Spotify‘s “Discover” feature, a news feed offering recommendations, songs and playlists based on your current listening habits, has today made its way to the iPhone through an update to the Spotify iOS app, which also includes a number of other bug fixes and improvements, including a new “Now Playing” view and updated app icon.
The company had first announced the Discover feature back in December 2012, but didn’t begin the rollout until April. Initially, the option was made available only to a limited number of beta testers in the U.K. and Nordic countries before its public debut in May. But even then, Discover was only a publicly available option in Spotify’s web application, not its mobile clients.
However, we learned that some users were able to beta test the Discover on iPhone feature before today’s broader debut. One TechCrunch writer with a French IP address says he’s had access to Discover in the App Store version 0.6.4.2 of Spotify’s app. (Today’s update is version 0.7.1). This user is also missing the new “Now Playing” view which arrived in the update, indicating that he may be in some smaller beta test group. (Screenshot at right).
For most of Spotify’s user base, though, today will be the first time they’ll have access to this new type of music discovery experience on mobile – and only on iPhone, as the feature is not yet available on the iPad version or on other mobile platforms.
The feature is powered by algorithms similar to Spotify’s radio for music discovery purposes, but it’s not limited to recommendations made solely based on your plays. Discover will also alert users to New Releases on Spotify, music that’s popular in their area or popular on Spotify more generally, music shared by artists and others you follow, and more.
The addition of Discover for iPhone is timely, given that Apple recently announced its own Spotify competitor with the debut of iTunes Radio, a streaming music service that also takes into account users’ music listening behavior in order to make recommendations and build genre-based playlists. That service, which will arrive in the iOS 7 update later this year for U.S. users, includes access to the entire iTunes catalog of over 26 million tracks. Spotify, meanwhile, claims a catalog of over 20 million tracks – a database whose actual size may vary by country.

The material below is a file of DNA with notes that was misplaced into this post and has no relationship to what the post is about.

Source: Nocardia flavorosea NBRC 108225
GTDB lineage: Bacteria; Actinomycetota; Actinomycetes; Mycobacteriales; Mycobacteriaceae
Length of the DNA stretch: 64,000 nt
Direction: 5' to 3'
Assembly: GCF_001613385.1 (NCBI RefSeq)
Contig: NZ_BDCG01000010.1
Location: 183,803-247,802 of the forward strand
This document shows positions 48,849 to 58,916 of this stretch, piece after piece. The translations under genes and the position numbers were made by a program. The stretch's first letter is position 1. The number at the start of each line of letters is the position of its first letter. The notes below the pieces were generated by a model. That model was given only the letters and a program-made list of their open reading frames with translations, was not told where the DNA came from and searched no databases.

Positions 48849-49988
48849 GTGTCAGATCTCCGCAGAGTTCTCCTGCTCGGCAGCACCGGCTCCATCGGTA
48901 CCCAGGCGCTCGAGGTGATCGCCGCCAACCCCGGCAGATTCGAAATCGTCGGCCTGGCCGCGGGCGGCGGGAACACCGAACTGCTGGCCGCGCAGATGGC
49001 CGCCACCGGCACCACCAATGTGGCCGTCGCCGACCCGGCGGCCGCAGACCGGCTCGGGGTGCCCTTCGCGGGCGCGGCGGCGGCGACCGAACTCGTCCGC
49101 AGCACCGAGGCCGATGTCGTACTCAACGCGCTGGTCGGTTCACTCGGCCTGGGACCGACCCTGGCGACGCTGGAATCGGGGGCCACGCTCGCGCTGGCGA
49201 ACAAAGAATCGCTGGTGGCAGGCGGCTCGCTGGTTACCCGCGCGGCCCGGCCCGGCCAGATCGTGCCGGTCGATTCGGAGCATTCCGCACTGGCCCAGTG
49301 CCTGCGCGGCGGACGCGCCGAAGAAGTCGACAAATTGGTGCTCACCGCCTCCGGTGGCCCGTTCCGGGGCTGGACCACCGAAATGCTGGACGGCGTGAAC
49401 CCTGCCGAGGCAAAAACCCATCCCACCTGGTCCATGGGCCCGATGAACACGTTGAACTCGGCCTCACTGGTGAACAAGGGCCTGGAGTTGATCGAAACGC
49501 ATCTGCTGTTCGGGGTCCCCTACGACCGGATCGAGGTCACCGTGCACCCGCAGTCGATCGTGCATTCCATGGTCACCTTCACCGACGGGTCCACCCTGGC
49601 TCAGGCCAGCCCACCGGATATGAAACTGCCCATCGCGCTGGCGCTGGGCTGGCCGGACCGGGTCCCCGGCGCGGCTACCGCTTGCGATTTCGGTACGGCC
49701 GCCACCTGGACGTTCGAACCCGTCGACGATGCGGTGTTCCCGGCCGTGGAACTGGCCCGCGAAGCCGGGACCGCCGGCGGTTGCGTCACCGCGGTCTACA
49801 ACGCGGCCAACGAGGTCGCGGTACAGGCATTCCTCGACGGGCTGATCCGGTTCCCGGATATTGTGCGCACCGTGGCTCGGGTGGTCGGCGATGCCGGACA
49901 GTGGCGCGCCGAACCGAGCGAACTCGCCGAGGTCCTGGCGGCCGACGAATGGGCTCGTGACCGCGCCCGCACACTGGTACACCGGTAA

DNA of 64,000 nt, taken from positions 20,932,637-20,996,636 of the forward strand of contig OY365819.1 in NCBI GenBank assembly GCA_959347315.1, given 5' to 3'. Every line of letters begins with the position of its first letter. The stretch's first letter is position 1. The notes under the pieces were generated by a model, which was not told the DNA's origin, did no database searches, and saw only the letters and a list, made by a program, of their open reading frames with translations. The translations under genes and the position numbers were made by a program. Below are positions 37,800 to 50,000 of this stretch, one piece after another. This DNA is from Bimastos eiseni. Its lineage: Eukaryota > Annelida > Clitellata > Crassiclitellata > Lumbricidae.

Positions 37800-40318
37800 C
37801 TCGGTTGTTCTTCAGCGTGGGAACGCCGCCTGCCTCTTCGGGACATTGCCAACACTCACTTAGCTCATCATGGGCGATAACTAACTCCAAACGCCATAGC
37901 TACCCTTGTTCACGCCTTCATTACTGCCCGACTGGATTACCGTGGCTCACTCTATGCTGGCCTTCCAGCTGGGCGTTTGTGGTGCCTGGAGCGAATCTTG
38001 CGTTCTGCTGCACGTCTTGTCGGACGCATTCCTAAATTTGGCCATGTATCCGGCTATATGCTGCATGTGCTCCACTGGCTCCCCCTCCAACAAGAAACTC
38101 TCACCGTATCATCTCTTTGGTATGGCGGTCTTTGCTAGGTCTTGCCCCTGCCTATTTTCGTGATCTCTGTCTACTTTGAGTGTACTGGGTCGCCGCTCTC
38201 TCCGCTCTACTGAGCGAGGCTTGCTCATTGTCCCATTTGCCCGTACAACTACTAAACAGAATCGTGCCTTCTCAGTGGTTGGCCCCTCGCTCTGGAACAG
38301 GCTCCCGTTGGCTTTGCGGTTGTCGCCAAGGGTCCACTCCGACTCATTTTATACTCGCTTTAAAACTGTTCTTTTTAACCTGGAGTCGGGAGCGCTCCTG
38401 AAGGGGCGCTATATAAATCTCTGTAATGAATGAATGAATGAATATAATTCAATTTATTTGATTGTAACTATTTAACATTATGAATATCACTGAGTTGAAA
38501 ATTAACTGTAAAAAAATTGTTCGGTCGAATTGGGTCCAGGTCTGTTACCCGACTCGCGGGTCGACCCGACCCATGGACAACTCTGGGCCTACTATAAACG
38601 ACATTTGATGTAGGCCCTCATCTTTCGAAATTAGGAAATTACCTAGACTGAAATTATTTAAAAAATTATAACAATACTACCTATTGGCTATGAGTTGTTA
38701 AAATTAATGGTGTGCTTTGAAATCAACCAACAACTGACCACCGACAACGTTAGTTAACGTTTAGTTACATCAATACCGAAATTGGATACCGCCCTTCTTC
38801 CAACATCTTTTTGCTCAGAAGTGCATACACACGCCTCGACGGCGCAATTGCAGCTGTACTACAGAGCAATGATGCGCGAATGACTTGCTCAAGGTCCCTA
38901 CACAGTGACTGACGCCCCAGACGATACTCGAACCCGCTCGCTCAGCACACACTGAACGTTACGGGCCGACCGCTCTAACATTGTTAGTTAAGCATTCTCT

Building the Music Graph
Before the introduction of Discover and other social features like Spotify’s “Follow” option, which allows users to find and follow music influencers like artists and journalists, Spotify’s music discovery options were more limited. Users had to rely on Spotify’s radio, or find and follow their Facebook friends to be introduced to new music. That latter option, of course, is not always ideal. Although some of your Facebook friends will share some of your musical tastes and interests, many will not.
Spotify’s attempt at building unique “music graphs” for individual users then may become its key selling point and competitive stance versus what Apple is now introducing with iTunes Radio. These music graphs are different from Facebook’s “friend graph,” as they’re more tailored to each user’s preferences. They also offer more diverse recommendations than Apple’s Genius, because it looks beyond your own play history and music collection to find new music. In addition, Discover will help to increase users’ time in app, which is good for Spotify’s ad-supported business, too.
When the feature was first announced, Spotify founder Daniel Ek explained that the answer to the challenge of sifting through the world’s music was to make discovery more personal, the way it used to be when friends lent records to each other or told each other about new songs in person. But that model needed to move beyond just “social” friends to really work.
Spotify today says that the “Discover” feature is now “coming soon to everyone,” but did not also announce a timeframe for its arrival to other mobile platforms or the iPad, which was not included in the new iOS update.